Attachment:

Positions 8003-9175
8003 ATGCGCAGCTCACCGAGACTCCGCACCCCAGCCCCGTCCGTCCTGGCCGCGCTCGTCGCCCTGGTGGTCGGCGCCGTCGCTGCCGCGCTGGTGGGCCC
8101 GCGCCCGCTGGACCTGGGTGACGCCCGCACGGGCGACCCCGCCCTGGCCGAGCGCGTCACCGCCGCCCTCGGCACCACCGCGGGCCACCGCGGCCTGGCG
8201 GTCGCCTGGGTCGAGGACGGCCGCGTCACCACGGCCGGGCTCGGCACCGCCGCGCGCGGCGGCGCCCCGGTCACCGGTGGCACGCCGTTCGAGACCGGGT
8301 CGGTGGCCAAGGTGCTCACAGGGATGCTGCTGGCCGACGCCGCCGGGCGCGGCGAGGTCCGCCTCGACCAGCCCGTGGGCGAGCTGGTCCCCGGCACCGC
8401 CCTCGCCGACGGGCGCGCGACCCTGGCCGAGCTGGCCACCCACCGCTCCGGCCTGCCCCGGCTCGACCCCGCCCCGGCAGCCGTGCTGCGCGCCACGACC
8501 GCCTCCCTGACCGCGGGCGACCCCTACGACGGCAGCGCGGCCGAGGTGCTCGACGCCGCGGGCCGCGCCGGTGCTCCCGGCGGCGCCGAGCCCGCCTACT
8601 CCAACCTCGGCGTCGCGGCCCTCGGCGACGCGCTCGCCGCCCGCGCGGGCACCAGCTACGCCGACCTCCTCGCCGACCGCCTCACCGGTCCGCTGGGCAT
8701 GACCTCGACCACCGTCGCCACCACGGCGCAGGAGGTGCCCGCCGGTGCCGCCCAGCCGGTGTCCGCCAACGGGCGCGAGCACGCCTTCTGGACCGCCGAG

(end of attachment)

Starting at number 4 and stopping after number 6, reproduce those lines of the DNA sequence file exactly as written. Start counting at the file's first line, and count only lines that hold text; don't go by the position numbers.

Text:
8201 GTCGCCTGGGTCGAGGACGGCCGCGTCACCACGGCCGGGCTCGGCACCGCCGCGCGCGGCGGCGCCCCGGTCACCGGTGGCACGCCGTTCGAGACCGGGT
8301 CGGTGGCCAAGGTGCTCACAGGGATGCTGCTGGCCGACGCCGCCGGGCGCGGCGAGGTCCGCCTCGACCAGCCCGTGGGCGAGCTGGTCCCCGGCACCGC
8401 CCTCGCCGACGGGCGCGCGACCCTGGCCGAGCTGGCCACCCACCGCTCCGGCCTGCCCCGGCTCGACCCCGCCCCGGCAGCCGTGCTGCGCGCCACGACC